Google adds 'digital estate planning' to its services
1 APRIL 2013 AFP - Google on Thursday began letting people plan out what is to be done with their digital photos, documents and other virtual belongings after they die or become incapacitated.
An "Inactive Account Manager" can be used to direct Google to pass on data from online venues such as Google Drive, Gmail, YouTube, or social network Google+ to particular people or be deleted after being dormant for too long.
"What should happen to your photos, emails and documents when you stop using your account?" Google said in a message at an account settings page.
"You might want your data to be shared with a trusted friend or family member, or, you might want your account to be deleted entirely," the message continued.
"Whatever the reason, we give you the option of deciding what happens to your data."
Google lets people specify how long to wait before taking action, and the California-…
IRS: We can read emails without warrant By Brendan Sasso  - 04/10/13 12:56 PM ET The Internal Revenue Service (IRS) has claimed that agents do not need warrants to read people's emails, text messages and other private electronic communications, according to internal agency documents.
The American Civil Liberties Union (ACLU), which obtained the documents through a Freedom of Information Act request, released the information on Wednesday.
In a 2009 handbook, the IRS said the Fourth Amendment does not protect emails because Internet users "do not have a reasonable expectation of privacy in such communications." A 2010 presentation by the IRS Office of General Counsel reiterated the policy.
Under the Electronic Communications Privacy Act (ECPA) of 1986, government officials only need a subpoena, issued without a judge's approval, to read emails that have been opened or that are more than 180 days old.
Privacy groups such as the ACLU argue that the Fourth Amendment pro…
Google favours ‘in-house’ search results
April 9, 2013 6:18 pm
By Alex Barker in Brussels and Bede McCarthy in London
Google faces having to offer users in Europe more choice of other specialised search engines after Brussels investigators found its results were favouring its in-house services to the detriment of consumers.
One of the European Commission’s primary concerns, according to officials involved, is the visibility in search results of rival so-called “vertical search” services – in areas such as maps, finance or weather – that may provide more relevant results to a query.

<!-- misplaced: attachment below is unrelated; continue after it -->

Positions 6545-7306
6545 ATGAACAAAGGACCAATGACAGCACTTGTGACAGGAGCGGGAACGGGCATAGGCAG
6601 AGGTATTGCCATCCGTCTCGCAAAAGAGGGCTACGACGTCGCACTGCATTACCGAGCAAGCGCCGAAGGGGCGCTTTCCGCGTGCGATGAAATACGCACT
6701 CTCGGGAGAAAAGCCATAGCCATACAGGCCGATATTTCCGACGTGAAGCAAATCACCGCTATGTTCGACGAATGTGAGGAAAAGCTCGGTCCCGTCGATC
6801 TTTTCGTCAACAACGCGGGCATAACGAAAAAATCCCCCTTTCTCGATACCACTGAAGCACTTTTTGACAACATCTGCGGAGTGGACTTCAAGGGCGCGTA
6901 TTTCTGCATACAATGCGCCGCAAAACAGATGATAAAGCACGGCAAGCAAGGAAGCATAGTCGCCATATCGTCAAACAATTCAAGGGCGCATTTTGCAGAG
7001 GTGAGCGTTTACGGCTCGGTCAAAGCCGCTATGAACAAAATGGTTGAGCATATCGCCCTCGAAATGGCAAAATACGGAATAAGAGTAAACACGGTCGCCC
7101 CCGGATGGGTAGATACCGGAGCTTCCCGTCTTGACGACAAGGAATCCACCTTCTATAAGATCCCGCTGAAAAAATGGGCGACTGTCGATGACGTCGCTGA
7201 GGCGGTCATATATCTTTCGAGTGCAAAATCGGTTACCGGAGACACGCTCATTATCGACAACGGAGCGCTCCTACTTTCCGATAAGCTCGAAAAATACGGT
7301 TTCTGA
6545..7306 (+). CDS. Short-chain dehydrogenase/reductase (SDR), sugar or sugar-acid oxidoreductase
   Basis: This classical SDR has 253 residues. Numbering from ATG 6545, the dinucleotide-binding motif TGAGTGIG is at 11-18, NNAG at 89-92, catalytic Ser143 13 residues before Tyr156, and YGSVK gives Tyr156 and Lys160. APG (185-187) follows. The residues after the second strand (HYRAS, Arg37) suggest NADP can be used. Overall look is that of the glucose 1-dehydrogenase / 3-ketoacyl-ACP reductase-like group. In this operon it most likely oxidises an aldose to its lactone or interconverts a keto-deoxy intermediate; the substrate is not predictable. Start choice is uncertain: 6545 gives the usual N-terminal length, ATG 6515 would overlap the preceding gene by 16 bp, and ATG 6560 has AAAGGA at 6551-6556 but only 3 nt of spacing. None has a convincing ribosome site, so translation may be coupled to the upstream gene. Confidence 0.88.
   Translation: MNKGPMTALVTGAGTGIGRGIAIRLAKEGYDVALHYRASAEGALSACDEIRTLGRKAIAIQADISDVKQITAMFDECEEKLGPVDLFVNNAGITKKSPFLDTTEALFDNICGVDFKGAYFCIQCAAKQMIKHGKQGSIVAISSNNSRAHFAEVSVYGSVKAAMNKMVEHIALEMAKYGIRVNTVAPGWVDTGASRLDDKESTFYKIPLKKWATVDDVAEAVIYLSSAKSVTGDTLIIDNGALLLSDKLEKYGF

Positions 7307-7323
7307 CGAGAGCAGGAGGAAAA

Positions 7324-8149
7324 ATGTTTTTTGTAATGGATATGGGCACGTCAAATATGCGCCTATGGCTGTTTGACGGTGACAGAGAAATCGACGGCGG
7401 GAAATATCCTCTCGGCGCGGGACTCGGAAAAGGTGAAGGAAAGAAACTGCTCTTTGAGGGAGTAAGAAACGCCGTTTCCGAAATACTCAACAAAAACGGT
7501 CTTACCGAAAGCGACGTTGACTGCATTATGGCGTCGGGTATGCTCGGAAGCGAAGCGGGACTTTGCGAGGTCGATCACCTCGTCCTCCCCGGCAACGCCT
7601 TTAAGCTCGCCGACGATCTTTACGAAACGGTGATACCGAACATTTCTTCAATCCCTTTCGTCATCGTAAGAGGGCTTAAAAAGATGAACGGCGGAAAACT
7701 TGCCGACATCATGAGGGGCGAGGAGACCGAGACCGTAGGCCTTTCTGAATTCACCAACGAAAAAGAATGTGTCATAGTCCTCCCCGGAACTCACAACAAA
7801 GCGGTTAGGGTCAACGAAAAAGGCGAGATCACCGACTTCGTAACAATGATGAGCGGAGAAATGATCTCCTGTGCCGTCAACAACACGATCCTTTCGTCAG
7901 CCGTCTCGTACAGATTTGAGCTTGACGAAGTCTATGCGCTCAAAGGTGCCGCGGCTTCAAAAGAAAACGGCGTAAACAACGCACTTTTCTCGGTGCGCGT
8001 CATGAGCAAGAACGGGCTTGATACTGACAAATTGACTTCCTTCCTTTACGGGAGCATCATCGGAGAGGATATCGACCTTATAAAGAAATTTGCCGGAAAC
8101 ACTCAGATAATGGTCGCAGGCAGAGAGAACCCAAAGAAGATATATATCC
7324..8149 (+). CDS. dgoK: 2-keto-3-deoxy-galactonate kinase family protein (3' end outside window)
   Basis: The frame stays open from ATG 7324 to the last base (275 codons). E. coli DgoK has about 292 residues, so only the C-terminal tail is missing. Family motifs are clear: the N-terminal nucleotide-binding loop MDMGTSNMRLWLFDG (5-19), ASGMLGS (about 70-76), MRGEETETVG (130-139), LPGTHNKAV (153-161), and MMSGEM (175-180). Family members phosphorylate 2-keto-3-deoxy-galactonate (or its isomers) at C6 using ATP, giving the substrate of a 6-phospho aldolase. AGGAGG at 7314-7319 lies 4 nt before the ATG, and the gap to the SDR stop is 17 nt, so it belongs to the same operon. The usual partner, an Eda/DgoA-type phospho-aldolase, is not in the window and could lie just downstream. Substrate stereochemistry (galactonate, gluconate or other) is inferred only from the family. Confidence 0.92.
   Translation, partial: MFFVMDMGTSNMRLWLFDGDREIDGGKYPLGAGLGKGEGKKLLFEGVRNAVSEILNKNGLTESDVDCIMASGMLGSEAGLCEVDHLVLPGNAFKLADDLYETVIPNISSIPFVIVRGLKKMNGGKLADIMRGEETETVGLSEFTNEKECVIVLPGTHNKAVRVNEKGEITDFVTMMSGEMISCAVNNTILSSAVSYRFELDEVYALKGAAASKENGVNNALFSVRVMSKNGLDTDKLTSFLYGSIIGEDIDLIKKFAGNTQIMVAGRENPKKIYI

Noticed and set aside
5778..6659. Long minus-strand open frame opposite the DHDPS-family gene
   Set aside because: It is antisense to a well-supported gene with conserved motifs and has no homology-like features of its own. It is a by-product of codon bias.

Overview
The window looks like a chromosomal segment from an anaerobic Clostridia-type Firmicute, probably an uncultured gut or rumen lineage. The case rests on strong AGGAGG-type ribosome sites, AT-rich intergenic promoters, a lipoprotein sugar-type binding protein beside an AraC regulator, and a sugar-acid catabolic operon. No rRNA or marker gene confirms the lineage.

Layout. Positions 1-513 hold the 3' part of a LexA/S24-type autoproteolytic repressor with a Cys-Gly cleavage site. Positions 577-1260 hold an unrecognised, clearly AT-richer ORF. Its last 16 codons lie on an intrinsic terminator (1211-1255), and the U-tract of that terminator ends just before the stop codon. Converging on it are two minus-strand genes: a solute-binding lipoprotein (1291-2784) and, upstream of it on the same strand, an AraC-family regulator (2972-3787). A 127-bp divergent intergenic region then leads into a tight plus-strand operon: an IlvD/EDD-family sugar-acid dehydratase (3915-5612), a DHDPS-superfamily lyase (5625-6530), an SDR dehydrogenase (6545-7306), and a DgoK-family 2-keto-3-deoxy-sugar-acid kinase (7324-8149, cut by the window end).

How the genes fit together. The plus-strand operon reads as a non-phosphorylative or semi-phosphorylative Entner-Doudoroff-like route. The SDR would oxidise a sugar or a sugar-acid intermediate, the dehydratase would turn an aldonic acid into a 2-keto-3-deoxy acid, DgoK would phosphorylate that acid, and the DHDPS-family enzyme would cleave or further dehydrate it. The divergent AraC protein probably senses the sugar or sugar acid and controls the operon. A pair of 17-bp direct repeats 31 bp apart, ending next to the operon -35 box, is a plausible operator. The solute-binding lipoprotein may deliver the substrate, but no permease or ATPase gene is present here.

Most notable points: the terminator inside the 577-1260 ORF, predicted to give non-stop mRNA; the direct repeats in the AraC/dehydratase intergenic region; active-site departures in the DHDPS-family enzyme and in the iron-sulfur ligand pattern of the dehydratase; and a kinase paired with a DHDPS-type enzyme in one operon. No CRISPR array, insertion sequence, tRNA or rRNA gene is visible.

This specific finding indicates that alongside widely expected concessions to more clearly label Google’s own services, the US group will also need to offer solutions that give more prominence to rival specialist search services and consumers clearer alternatives.
Google is this week submitting its final offer of concessions to the Commission, which aim to head off formal antitrust charges and a hefty fine.…
Sponsors Now Pay for Online Articles, Not Just Ads By TANZINA VEGA Published: April 7, 2013
Articles in a series on Mashable.com called “What’s Inside” looked for all the world like the hundreds of other articles on the digital media site. But journalistically, they were something very different.
The articles, about technology topics in a wide variety of products, including modems and the Hubble Space Telescope, were paid for by Snapdragon, a brand of processor chip made by Qualcomm, and the sponsor of the series. Most were even written by Mashable editorial employees.
An article on Google Glass technology was shared almost 2,000 times on social media, indicating that readers may not have cared, or known, if it was journalism or sponsored content, although the series was identified as such.
Advertisers and publishers have many names for this new form of marketing — including branded content, sponsored content and native advertising. Regardless of the name, the strategy of having adve…